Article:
Because Theo wasn't sleeping, I wasn't sleeping. I still had to be Eden's Mama, though. I still had to care for the little screaming creature that never slept. I still had to keep house. I cried all the time. I called Brandon at work to tell him I can't do it. The only thing I ever wanted to do was sleep. I stopped wanting to do anything that I used to want to do. Sometimes I felt a little bit better after a good long nap. Sometimes I didn't. I indulged thoughts of falling down the stairs with Theo in my arms, of driving into a tree, of just leaving and not coming back.
In November 2009, when Theo was 5 months old, we put our house on the market in order to pursue purchasing our dream home in the country. House showings and kids don't mix well. Add to that 2 dogs, and that equals massive stress! Then, in December, our dog Boomer was diagnosed with cancer. I continued to cry all the time. So did Theo.
I believed that this was my new reality and let myself believe that I just wasn't trusting God enough. I prayed that He would sustain me, that I would get through the day without breaking, that nobody would die. I never wanted to hurt Theo or myself, but I completely understood how parents could shake their baby until it died. I understood how a Mama could drown all of her kids in the bathtub. As I type this, I can feel the despair that was my daily cup. It is a scary place to be, but even scarier to think about now that I am on the other side of it.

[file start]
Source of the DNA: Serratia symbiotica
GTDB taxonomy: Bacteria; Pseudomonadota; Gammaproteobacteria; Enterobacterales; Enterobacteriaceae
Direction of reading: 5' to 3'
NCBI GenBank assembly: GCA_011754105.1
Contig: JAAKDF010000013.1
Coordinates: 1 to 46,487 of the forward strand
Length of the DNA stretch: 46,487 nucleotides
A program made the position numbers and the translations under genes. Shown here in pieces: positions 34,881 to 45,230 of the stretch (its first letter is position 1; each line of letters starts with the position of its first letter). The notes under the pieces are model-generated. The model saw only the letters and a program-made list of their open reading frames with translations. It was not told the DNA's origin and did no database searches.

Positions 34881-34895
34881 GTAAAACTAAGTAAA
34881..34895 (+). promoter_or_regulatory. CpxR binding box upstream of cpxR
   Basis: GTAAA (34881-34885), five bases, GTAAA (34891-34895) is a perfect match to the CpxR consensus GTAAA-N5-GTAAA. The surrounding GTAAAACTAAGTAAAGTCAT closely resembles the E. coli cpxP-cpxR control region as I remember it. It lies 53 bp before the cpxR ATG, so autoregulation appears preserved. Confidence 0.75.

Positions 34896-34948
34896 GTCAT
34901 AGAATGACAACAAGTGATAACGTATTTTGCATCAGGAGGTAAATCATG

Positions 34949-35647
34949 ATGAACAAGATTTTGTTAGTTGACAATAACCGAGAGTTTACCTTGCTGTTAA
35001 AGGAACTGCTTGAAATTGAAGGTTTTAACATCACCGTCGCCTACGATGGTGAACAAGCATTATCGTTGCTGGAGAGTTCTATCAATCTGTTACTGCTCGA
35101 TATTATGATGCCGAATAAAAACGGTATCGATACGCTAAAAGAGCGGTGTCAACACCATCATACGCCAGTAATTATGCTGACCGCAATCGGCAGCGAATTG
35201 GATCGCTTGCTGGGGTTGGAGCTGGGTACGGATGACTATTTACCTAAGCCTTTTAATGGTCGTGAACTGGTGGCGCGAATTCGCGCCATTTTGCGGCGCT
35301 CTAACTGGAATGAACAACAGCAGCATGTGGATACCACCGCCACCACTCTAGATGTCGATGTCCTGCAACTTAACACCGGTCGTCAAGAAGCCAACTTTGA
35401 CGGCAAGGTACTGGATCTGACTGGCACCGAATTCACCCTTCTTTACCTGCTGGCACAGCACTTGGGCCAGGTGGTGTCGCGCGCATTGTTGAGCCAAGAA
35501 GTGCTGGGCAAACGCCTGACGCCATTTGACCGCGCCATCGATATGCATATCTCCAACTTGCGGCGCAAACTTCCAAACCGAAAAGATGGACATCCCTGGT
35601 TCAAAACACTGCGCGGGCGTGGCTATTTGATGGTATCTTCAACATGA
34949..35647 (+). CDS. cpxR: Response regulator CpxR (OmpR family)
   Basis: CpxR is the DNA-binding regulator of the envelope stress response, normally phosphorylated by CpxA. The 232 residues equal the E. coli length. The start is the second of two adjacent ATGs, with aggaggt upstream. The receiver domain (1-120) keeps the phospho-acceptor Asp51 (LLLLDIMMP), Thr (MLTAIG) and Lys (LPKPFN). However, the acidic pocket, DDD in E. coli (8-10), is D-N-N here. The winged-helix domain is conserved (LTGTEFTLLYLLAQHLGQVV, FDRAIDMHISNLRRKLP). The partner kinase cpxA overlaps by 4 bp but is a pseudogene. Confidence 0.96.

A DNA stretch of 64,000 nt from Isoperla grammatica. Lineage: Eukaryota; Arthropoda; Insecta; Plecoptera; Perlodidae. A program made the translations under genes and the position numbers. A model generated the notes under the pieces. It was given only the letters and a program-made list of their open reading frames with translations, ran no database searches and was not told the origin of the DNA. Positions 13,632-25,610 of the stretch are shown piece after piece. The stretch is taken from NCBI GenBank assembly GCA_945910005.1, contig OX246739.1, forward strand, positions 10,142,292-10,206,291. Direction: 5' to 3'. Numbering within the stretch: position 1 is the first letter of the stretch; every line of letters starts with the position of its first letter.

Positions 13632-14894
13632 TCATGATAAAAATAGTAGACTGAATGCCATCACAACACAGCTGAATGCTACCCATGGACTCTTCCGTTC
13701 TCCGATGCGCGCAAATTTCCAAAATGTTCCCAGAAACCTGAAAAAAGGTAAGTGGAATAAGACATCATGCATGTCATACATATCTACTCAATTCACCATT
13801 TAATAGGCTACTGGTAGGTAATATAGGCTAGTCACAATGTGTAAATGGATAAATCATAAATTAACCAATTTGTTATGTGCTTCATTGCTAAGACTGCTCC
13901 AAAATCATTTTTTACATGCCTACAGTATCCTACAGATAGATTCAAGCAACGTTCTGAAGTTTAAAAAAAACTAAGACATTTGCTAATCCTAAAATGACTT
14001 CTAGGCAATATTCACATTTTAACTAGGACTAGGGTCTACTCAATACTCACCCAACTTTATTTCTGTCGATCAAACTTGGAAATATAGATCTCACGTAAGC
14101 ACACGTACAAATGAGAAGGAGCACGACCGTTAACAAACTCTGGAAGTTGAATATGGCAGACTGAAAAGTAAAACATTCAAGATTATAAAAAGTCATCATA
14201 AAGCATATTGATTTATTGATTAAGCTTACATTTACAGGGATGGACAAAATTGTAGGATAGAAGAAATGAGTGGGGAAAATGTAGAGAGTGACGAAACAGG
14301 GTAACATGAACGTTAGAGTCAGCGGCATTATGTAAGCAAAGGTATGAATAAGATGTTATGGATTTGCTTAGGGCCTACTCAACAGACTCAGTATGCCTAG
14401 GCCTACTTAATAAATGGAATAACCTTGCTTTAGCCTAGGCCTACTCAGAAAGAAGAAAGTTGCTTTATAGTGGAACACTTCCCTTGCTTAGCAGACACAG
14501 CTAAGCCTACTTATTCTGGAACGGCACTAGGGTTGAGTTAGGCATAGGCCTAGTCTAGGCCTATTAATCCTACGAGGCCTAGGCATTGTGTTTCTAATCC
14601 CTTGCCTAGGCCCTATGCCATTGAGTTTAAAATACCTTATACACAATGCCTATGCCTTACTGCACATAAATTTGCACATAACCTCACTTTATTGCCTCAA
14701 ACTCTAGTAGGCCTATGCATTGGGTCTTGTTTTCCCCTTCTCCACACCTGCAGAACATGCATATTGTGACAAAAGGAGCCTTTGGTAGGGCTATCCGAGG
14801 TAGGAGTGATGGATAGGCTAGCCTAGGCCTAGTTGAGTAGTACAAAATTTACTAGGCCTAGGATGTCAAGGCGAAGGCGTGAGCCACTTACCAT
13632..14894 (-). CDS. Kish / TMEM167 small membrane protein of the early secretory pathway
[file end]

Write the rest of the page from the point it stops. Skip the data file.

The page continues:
I invited a lot of people over. If you spent time at my house during Theo's first year of life, I thank you. You helped more than you know. Just living was tough, being alone with my kids was unbearable. Finally, shortly after Theo's 1st birthday, my husband asked (again) if I thought I was depressed. He had asked before, but my answer was always that I just needed to sleep. I'm a birth educator and a doula. I know what postpartum depression looks like! Don't I?
This time, though, I was honest.
I got on the internet and stumbled upon the Postpartum Progress website. I saw The Symptoms of Postpartum Depression and Anxiety in Plain Mama English.
It took my breath away. It was like the author was reading my mind. I read it to Brandon and was a little bit surprised at his reaction. He was surprised to hear that this was how I was feeling. I realized how isolated and alone I was in my head and how abnormal this was for me. I usually share everything with Brandon! I made an appointment with my midwife and began a low dose of an antidepressant.
Within 3 days I knew just how bad off I had been. I began to feel like myself again. Fear and sadness no longer dominated my life. I began to be able to pray again for things other than my own survival. I began to see Theo as a wonderful (though extremely high-needs) little person. I began to work toward healing the damage my relationship with Eden had suffered. Little Eden got yelled at a lot during that year. She often asked why I was crying. She tried to make me better by freely giving hugs. She tiptoed around me and became more independent than ever.
Sometimes, now that I am better, I wonder how I kept all of this inside. How I could appear to be functioning normally? How could I have not recognized that this was not normal? I wonder if I could see it in friends if they were in denial themselves. I wonder how many suffer in silence.
Please, take the time to go now to Postpartum Progress and familiarise yourself with the signs and symptoms of PPD. Don't let someone you love suffer.